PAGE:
The Greeks have lost their marbles, and their bearings, and at some point along the way gained a film industry of sorts. After last year's breakthrough Dogtooth, in which grown adults raised as children came to revolt against their keepers, there now follows Attenberg, which offers the sight of these kidults acting as animals. Maybe this zoo mentality is what happens when an ancient civilisation gets reduced to ruins and has to rebuild from scratch; one might wonder whether it was capitalism that was responsible for bankrupting the nation's elders (financially, morally) and infantilising their offspring. I'm not nearly so sure these films are as critical as that idle speculation implies, but it's evident from news events that jungle law of a kind has held sway in Greece in recent times, which is where Attenberg (its title derived from the heroine's mispronunciation of David Attenborough's surname) comes in: there may well be a need to have this wild and wayward behaviour explained away, which in turn has given rise to a new generation of cinematic anthropologists.
Marina (Ariane Labed, possessor of a fragile, mournful beauty) is a virginal 23-year-old living with an ailing father in an underpopulated resort or restaurant; the film's sense of location is sketchy, but - dumped between two islands - it has the rocky beaches and quarries and unpromising, industrial dead-zone feel of certain Welsh caravan parks in the off-season. In between long stretches of inactivity and non-eventfulness, our heroine seeks lessons in love and sex from a female colleague (Evangelia Randou), watches nature documentaries, makes taboo talk with daddy before he dies, and then decides to throw herself, clumsily and not altogether successfully, at the engineer she's been obliged to drive around between jobs. (The engineer is played by Yorgos Lanthimos, Dogtooth's director, confirming the link between the two films.)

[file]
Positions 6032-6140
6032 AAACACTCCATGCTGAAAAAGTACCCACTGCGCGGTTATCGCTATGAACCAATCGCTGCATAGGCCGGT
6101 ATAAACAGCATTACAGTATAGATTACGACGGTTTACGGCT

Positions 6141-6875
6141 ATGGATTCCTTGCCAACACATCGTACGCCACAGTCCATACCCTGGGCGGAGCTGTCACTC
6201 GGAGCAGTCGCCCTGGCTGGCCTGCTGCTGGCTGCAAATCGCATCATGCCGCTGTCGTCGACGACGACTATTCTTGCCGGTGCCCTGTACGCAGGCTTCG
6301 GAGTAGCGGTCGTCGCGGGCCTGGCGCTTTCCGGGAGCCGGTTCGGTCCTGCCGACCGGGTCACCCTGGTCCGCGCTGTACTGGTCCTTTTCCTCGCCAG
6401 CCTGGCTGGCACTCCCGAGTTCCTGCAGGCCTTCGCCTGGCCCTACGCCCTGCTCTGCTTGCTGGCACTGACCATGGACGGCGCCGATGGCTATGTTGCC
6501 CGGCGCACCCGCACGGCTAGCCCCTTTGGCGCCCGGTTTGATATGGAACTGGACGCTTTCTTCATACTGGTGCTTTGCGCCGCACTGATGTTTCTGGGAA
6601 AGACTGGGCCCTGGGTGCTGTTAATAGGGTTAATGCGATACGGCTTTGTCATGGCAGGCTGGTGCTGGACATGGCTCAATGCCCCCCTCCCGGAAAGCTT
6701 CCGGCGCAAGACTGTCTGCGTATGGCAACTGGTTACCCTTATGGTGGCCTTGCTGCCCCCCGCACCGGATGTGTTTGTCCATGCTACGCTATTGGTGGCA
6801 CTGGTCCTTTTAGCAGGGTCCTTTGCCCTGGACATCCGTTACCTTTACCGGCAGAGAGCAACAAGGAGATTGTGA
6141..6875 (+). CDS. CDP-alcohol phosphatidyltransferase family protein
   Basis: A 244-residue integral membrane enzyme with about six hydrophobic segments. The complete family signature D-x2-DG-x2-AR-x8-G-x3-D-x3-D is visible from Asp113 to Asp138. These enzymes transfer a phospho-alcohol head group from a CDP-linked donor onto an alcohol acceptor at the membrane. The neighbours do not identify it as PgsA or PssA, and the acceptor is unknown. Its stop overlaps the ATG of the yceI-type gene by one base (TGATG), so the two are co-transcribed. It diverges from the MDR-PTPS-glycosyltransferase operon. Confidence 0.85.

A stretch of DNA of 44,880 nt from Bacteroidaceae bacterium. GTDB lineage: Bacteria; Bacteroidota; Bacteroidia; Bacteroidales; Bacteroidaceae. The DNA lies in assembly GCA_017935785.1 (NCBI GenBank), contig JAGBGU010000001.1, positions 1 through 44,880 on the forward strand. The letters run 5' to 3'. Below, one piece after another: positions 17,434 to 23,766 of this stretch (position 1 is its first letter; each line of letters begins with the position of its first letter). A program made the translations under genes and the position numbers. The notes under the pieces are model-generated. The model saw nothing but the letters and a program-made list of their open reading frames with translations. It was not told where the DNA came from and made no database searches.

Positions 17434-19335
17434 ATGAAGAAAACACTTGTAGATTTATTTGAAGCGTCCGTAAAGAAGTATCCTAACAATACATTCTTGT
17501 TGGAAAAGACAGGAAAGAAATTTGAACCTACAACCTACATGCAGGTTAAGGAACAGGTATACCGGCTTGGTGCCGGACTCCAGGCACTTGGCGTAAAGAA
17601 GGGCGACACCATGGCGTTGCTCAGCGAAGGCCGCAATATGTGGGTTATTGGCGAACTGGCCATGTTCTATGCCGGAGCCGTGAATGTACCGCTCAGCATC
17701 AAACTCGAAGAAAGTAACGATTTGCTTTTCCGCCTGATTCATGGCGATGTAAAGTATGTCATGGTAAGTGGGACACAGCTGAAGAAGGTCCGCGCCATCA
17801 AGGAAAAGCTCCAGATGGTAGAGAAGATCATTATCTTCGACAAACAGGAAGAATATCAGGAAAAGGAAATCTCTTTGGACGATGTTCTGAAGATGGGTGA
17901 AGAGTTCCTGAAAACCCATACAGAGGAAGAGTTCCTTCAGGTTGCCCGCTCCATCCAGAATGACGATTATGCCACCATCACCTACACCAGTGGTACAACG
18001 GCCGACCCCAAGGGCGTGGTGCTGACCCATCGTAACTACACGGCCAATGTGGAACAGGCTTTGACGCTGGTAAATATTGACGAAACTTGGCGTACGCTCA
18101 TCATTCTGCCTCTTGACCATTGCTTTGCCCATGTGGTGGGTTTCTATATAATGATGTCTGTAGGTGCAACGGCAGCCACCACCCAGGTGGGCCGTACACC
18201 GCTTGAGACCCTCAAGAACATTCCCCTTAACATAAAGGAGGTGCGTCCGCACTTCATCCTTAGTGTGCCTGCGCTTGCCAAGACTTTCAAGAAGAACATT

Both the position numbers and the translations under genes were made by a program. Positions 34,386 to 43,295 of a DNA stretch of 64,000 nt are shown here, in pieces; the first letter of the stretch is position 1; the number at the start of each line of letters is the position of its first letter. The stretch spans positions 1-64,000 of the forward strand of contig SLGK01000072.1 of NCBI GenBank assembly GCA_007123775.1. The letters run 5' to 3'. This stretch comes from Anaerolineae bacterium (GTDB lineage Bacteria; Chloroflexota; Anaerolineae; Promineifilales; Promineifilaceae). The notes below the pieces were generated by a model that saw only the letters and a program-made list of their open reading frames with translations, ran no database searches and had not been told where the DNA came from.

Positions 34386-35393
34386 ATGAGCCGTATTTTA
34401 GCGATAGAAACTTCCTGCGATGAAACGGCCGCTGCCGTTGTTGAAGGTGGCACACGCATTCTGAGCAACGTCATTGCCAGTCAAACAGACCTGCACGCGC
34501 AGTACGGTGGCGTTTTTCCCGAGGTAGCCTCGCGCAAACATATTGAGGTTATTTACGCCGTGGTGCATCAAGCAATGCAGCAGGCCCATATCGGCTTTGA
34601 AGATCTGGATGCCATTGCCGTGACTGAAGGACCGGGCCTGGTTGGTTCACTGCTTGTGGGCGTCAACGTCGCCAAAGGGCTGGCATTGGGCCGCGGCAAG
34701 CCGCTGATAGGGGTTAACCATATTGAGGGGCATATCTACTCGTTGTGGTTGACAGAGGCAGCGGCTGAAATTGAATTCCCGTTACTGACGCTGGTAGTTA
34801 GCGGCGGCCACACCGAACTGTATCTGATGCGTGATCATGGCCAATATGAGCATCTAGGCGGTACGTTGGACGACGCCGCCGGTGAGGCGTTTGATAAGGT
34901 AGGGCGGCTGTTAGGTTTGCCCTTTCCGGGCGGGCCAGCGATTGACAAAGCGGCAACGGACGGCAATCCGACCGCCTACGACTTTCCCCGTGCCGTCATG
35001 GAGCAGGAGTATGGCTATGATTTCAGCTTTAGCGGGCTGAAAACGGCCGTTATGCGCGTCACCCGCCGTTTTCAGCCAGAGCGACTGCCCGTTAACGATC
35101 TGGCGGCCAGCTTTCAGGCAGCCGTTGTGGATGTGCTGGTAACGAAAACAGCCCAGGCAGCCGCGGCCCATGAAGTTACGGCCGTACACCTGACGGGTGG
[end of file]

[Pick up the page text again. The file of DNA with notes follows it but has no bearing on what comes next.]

Despite the critical success, and an unexpectedly leftfield Academy Award nomination, I can't have been the only one to have found Dogtooth at least as strained as it was genuinely strange, and Attenberg arrives as proof this is the direction this new Greek cinema is determined to go in. There are, to put it bluntly, a lot of quirks for quirk's sake here: despite the latter's illness, Marina and her dad expend a lot of energy aping the creatures they observe on the TV, which may just be making a point about imitative behaviour (but may just as well not); the two young women break into French chansons, or a sporadic penguin-like shuffle, as though the writer-director, Athina Rachel Tsangari, were determined to resurrect all those choreographed tics that some people used to find irritating about Hal Hartley films, or which everybody on the planet continues to find annoying about physical theatre.
I think Tsangari's eye is stronger than her voice as yet: she composes neat, diverting vignettes with garden sprinklers, CT scans and cactus leaves, but you struggle to comprehend what this picture is being used to tell you, exactly. (As in Dogtooth, the script majors in clever-clever word play, though there's even less narrative framework here.) Like the infantilised adults they side with, I'm not sure even the filmmakers, emerging from a still-inchoate industry at a time of utter financial chaos, have themselves the maturity to know - which is perhaps the films (as a pair) remain so stubbornly abstract. Attenberg leaves us with the image of its heroines spitting out of a window overlooking their nowhere town: if Tsangari's film is intended as a social critique - rather than just the free-floating question mark it most commonly resembles - then that's really as sophisticated as it gets.
Attenberg opens in selected cinemas nationwide, and is also available to view on demand, from tomorrow.